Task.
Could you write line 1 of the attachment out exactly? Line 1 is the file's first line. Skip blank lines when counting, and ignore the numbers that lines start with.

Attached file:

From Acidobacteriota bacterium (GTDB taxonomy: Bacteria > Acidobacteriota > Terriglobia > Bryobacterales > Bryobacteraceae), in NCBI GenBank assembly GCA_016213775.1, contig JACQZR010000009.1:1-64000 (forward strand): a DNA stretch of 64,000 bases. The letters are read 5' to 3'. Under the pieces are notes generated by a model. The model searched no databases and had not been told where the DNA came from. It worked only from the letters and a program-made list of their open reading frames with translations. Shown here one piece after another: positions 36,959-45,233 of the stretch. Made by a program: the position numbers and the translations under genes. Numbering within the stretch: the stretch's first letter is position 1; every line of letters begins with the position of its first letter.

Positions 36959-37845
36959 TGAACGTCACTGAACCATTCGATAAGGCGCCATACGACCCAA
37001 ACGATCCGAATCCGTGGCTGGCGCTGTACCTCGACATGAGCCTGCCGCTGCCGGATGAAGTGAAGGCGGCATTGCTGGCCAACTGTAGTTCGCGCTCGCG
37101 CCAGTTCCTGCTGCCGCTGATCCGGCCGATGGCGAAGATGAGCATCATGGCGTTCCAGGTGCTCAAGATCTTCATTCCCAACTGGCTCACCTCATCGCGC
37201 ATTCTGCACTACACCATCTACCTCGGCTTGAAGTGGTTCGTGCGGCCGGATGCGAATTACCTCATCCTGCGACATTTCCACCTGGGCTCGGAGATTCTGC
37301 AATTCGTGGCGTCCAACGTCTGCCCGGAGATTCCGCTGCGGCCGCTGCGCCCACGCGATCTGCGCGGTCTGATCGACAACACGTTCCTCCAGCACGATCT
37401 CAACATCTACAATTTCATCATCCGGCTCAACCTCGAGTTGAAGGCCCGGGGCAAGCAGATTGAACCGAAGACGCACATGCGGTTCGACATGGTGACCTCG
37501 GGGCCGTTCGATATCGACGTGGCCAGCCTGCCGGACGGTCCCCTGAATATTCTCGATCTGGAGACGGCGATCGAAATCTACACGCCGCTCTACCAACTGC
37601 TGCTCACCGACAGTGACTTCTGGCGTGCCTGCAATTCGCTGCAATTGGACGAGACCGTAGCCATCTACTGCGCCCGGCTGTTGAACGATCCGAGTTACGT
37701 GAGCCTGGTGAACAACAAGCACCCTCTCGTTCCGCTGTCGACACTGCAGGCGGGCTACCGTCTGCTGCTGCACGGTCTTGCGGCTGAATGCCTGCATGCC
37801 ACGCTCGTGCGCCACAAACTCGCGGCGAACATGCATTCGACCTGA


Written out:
From Acidobacteriota bacterium (GTDB taxonomy: Bacteria > Acidobacteriota > Terriglobia > Bryobacterales > Bryobacteraceae), in NCBI GenBank assembly GCA_016213775.1, contig JACQZR010000009.1:1-64000 (forward strand): a DNA stretch of 64,000 bases. The letters are read 5' to 3'. Under the pieces are notes generated by a model. The model searched no databases and had not been told where the DNA came from. It worked only from the letters and a program-made list of their open reading frames with translations. Shown here one piece after another: positions 36,959-45,233 of the stretch. Made by a program: the position numbers and the translations under genes. Numbering within the stretch: the stretch's first letter is position 1; every line of letters begins with the position of its first letter.